In an effort to strengthen its own space and communications sectors and safeguard security by reducing its reliance on foreign suppliers, the European Union has struck an agreement on a $6,2 billion satellite internet infrastructure.
On Thursday, representatives from the 27-member European Council and the European Parliament reached a consensus.
In February, the European Commission made public its plan to develop and run a satellite internet network.
The EU plan comes in the wake of an increase in satellite launches as well as growing concerns over Russian and Chinese military advancements in space.
By covering Africa with its own satellite internet network, the EU would be able to provide governments there with an option to Chinese competitors while also accelerating the spread of broadband internet in Europe.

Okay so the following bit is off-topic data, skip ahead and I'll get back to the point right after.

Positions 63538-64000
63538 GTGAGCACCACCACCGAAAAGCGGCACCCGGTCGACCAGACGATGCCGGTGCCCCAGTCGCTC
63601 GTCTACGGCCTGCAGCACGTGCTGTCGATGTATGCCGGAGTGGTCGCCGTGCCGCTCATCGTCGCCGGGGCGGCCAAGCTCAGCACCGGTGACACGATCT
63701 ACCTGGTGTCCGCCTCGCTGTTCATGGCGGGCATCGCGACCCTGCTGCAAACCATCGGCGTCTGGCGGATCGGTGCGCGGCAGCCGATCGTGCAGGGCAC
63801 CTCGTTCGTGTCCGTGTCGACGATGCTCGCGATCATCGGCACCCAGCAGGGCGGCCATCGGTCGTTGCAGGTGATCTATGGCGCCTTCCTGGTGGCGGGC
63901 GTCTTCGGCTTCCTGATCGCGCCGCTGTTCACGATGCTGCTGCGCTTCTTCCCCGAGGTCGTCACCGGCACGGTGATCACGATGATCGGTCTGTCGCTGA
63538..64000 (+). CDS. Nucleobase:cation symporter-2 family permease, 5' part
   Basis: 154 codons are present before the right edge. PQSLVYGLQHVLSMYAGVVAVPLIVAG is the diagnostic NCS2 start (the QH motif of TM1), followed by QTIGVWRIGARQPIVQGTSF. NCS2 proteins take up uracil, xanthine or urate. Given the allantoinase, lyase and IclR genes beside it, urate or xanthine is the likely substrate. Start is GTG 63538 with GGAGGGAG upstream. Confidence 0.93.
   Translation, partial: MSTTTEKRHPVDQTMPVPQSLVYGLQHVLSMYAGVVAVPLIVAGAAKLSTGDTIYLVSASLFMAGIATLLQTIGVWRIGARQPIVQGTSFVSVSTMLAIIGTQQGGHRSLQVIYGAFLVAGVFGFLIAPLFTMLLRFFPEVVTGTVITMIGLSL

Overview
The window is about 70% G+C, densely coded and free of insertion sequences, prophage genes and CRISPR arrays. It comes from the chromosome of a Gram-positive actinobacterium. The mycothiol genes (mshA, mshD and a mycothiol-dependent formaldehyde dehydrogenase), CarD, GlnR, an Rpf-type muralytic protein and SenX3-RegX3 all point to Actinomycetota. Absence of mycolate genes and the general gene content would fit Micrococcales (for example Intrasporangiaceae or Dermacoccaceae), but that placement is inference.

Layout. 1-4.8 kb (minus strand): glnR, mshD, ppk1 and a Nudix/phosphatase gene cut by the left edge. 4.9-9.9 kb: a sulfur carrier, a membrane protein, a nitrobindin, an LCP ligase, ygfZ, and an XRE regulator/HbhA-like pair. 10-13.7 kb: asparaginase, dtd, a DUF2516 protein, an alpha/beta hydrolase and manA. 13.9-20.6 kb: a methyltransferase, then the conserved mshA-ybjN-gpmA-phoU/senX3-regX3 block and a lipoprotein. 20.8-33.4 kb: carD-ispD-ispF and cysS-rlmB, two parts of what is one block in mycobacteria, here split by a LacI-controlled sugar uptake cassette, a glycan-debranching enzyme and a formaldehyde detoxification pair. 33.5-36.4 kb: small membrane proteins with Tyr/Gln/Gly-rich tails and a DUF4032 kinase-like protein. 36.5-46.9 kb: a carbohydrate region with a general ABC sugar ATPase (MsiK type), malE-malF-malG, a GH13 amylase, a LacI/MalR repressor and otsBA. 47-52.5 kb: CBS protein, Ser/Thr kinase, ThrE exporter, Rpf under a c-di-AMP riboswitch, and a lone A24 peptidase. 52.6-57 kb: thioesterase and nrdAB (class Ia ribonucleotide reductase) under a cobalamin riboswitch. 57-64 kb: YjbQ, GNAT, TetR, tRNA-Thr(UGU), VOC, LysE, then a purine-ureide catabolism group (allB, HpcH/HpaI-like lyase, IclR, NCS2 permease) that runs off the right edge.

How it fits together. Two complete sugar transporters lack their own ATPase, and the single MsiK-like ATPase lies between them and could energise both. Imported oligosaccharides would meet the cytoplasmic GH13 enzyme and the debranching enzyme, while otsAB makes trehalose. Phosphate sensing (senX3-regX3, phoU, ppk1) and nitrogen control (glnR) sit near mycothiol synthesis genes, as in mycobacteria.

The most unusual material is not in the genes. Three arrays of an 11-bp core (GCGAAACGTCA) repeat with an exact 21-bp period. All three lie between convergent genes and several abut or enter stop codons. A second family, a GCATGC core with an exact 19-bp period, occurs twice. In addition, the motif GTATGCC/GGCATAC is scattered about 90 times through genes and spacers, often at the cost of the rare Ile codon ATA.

In the event of significant outages or disasters, a space-based network might support terrestrial networks and provide connectivity in areas that are not serviced by conventional service providers.
The Commission plans to use leftover funds from other EU initiatives and redirect 2.4 billion euros from various EU programmes, with the private sector likely to contribute the remaining 3.6 billion euros.
Initial development and satellite deployment could begin in the coming year, with full services utilising quantum cryptography, a form of high-level encryption, becoming available in 2028.